Round pipes known as schedules are virtually the same as any other type of pipe; however, schedules have a number, which will define the thickness of the tube depending on its diameter.
There is no official consensus on the origin of the schedule pipe, but one of the most accepted versions is that the term began to be used during the industrial revolution. This corresponded to a standard created in the United States to ensure that a tube could withstand a certain vapor pressure. For this reason, a Schedule 30 supported less pressure than a Schedule 40.
Back then, the pipes used to conduct steam from machines were made of cast iron. As there were not as many metal alloys as we have today, the only way to make a tube more resistant to pressure was by making the tube wall thicker. For this reason, a Schedule 80 pipe had to withstand greater pressure and therefore had to have an iron wall that was thicker than a Schedule 40 pipe.
With the passing of time, the use of steel for the production of pipe was industrialized, but the nominal standards of the schedules remained as a convention in the industry.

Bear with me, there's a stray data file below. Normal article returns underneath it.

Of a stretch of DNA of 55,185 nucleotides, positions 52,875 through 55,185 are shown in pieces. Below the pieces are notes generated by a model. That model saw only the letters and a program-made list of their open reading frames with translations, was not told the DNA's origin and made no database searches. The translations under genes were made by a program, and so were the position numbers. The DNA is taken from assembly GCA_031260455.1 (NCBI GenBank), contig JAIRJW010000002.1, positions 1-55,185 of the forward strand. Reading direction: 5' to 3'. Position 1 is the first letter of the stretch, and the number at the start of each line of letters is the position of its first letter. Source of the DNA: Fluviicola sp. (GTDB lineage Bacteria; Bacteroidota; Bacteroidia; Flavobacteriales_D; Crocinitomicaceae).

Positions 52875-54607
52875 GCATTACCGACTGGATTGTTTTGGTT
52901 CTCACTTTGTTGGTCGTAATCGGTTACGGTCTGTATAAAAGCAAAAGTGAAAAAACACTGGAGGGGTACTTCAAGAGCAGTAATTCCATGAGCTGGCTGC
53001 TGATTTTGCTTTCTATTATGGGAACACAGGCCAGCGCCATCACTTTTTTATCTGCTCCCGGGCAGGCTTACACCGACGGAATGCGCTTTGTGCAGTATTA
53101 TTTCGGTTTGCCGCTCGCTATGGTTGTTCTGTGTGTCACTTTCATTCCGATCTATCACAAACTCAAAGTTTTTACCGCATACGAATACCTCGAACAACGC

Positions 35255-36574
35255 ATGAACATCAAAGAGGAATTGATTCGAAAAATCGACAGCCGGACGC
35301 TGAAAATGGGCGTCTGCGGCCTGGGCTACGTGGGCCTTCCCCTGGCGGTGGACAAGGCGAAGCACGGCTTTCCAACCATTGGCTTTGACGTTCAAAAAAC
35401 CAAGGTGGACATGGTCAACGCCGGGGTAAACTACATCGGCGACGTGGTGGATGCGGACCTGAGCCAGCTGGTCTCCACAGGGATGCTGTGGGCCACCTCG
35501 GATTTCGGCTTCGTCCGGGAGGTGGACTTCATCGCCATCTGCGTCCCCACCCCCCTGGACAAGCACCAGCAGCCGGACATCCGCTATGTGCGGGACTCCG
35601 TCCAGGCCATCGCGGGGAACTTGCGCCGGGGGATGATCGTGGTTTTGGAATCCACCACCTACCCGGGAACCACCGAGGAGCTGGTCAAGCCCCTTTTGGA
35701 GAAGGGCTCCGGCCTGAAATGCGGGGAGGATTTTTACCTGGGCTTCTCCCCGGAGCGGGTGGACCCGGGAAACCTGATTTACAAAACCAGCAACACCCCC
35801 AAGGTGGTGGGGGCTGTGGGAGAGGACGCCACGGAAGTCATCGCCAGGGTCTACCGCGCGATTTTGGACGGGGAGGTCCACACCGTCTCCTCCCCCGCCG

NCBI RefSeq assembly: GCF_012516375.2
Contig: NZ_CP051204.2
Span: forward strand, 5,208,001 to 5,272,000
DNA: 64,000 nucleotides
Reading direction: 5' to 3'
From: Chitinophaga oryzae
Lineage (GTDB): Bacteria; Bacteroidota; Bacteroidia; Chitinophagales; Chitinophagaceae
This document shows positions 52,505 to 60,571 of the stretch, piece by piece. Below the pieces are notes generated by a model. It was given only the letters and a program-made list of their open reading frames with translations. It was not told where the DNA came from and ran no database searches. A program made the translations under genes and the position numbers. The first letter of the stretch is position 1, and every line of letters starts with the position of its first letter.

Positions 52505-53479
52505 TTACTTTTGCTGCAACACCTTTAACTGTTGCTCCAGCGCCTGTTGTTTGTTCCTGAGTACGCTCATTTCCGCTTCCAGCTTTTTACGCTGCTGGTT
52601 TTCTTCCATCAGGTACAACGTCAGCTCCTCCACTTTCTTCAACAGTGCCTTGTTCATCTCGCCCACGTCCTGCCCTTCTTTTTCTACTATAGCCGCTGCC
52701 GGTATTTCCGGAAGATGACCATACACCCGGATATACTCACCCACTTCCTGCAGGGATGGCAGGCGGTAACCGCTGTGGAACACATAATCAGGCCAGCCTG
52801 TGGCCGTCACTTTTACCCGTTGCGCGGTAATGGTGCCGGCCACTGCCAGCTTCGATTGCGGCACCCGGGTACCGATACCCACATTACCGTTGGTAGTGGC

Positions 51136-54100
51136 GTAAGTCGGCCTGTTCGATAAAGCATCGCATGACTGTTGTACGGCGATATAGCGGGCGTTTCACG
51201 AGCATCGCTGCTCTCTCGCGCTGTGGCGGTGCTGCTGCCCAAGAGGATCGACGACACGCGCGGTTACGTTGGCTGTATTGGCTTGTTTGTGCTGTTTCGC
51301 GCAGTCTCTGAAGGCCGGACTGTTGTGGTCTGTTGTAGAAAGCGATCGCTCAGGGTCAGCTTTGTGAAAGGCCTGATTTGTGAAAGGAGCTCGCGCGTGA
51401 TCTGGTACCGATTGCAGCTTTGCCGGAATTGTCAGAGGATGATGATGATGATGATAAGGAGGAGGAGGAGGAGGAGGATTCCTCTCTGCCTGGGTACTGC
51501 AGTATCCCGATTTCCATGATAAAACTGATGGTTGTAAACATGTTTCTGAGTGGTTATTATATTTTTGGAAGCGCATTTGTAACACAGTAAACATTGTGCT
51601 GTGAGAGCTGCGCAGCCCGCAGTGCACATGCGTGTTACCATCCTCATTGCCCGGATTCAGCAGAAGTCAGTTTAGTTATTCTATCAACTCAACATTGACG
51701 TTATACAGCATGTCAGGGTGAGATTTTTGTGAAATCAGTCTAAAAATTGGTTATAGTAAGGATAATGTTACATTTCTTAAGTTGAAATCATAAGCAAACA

To better understand this, we share this example: A schedule 30 with a nominal diameter of 2” has a wall thickness of 0.1046″; while, for the same nominal diameter of pipe, but in a schedule 80, the wall thickness will be 0.2160 “.
You can see this example clearer in the following table:
|Schedule||Nominal diameter||Wall thickness|
Finally, although it is easy to remember that the higher the schedule number, the thicker the tube will be; the best way to know exactly the relationship between the nominal diameter of the pipe, the schedule number and the wall thicknesses; It is by reviewing our conversion tables, which you can find in our product catalog.
Ask your sales represantive for availability in different lengths and thicknesses.